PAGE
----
The D.C. gourmet food truck scene — those heady days when a downtown park turned into a posh food bazaar offering lobster rolls, borscht, truffle mac and cheese, and hazelnut flautas — is over.
“This is the only place it works,” said Mahmoud Awni, 25, who found a way to keep his young food truck business going after the pandemic. “But it is not easy.”
And it’s not totally legal, thanks to D.C. rules that created special parking zones for food trucks downtown when that scene was on fire but haven’t adapted to support people trying to serve the only remaining reliable customers — school tour groups in brightly colored shirts and the convoys of tour bus drivers perplexed by our diagonal streets in the tourist zones.
So Awni — who worked for years in restaurants, saving money to fulfill the dream of his own food truck — does what he has to do to get prime real estate: rack up tickets (about $20,000 a year) securing a spot near the tourists.
It’s the same for all of them. Every few days, you’ll see a whole row of colorful trucks — the ice cream and boba fleet, the Philly cheesesteak guys, gyros, taco trucks — all immobilized with those dreadful orange boots on the wheels.
For Taha Mamdouh — known as Papa Adam on his food truck — that means driving in from Loudoun County, Va., by 6 a.m. to swap his truck with the junk car he left to hold the primo space right outside a museum overnight.
He grew up working in restaurants in Egypt and then in the United States. When he became a father of three, the food truck unshackled him from merciless restaurant hours and gave him more freedom to be with his family. But it’s costing him about $1,500 a month in parking fees.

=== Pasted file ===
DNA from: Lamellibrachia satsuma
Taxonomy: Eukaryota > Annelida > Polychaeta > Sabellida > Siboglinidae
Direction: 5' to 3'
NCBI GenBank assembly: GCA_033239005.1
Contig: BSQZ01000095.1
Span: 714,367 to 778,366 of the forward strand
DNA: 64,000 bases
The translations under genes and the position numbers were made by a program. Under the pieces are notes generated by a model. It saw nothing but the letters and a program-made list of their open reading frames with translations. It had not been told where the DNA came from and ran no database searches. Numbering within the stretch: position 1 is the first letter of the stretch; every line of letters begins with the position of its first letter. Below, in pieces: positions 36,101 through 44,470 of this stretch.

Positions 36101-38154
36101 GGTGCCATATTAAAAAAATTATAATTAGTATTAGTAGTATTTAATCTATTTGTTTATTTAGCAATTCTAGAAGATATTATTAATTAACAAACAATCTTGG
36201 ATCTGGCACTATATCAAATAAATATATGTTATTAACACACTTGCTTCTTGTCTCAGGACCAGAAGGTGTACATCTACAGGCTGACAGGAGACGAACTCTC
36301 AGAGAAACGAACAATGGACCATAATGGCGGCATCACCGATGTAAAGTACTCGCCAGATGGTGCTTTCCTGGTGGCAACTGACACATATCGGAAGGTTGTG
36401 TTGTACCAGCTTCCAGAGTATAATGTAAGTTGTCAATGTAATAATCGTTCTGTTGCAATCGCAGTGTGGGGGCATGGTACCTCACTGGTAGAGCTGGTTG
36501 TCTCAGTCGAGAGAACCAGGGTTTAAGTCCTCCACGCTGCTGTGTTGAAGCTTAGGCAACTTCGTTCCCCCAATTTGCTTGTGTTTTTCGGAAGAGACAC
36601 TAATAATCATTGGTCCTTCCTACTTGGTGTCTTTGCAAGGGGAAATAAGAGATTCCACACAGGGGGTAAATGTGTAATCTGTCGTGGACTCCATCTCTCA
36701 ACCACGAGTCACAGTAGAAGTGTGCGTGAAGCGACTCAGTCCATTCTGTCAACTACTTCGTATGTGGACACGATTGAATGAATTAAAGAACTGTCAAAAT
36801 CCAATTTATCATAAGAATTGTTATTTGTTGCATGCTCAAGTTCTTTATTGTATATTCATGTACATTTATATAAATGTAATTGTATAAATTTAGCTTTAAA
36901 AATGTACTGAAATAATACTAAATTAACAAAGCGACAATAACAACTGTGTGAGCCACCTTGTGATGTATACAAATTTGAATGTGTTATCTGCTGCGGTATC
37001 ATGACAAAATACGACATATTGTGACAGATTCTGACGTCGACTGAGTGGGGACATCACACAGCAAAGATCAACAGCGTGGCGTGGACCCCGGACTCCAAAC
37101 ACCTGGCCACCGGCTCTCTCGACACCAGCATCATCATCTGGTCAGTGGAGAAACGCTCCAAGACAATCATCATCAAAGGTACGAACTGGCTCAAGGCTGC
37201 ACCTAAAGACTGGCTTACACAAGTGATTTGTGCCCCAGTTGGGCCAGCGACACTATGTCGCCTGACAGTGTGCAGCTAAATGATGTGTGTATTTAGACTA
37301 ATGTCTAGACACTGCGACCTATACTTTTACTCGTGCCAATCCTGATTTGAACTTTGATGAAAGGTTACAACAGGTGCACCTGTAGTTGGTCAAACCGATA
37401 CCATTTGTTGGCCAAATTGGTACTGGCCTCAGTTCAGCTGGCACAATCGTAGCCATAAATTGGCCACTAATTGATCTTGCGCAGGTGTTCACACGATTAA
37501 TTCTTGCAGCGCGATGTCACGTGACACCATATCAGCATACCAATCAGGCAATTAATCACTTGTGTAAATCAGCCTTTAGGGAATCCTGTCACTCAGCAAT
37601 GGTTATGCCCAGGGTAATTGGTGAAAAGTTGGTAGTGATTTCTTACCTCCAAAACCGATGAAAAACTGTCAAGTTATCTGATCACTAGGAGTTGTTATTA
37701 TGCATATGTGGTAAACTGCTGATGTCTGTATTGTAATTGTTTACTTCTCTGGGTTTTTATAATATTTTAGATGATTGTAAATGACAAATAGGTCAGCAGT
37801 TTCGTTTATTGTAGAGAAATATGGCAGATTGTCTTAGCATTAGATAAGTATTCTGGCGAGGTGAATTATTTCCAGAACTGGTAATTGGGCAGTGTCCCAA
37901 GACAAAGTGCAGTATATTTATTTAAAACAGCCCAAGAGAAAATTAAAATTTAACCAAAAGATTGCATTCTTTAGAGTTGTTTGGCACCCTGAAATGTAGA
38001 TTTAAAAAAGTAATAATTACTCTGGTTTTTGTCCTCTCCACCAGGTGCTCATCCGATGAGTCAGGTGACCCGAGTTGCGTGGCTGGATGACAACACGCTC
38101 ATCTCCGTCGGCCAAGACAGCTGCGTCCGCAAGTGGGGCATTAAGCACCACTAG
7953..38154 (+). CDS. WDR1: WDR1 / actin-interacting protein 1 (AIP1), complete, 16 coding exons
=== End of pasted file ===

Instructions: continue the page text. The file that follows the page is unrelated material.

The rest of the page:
As of Sunday, D.C. records show he owes $1,200 for 23 tickets he racked up in the past two months.
This is how the government collects its money when truck owners occupying the spaces can’t pay up: It boots them. They’ve also been towed.
I ran the plates of a few trucks parked a block from the Capitol.
One bobamobile had 30 citations coming in at $2,660.
A fried-chicken guy owed $970.
An ice cream and smoothie van owed $1,675.
They pay this on top of a food truck vending license, which is about $2,000 annually, along with various health department and vehicle fees.
(I reached out to the city for comment on any plans for change but didn’t get answers.)
Meanwhile, Portland, Ore., has a robust food cart scene, in which “the flexibility of the city’s regulatory structure for small-scale food businesses makes it easier for chefs to test new ideas and respond quickly to the unexpected, like a pandemic,” according to Eater.
In D.C., “we’re barely making money,” said Mohammad Ben, who has been running his Mediterranean food truck for more than a decade.
He tried to go downtown after the pandemic — it was dead.
That’s the same thing Dylan Kough discovered after he paid the $2,000 license fee, got all his paperwork in order and found one hungry soul to eat his beloved, award-winning Smoking Kow BBQ.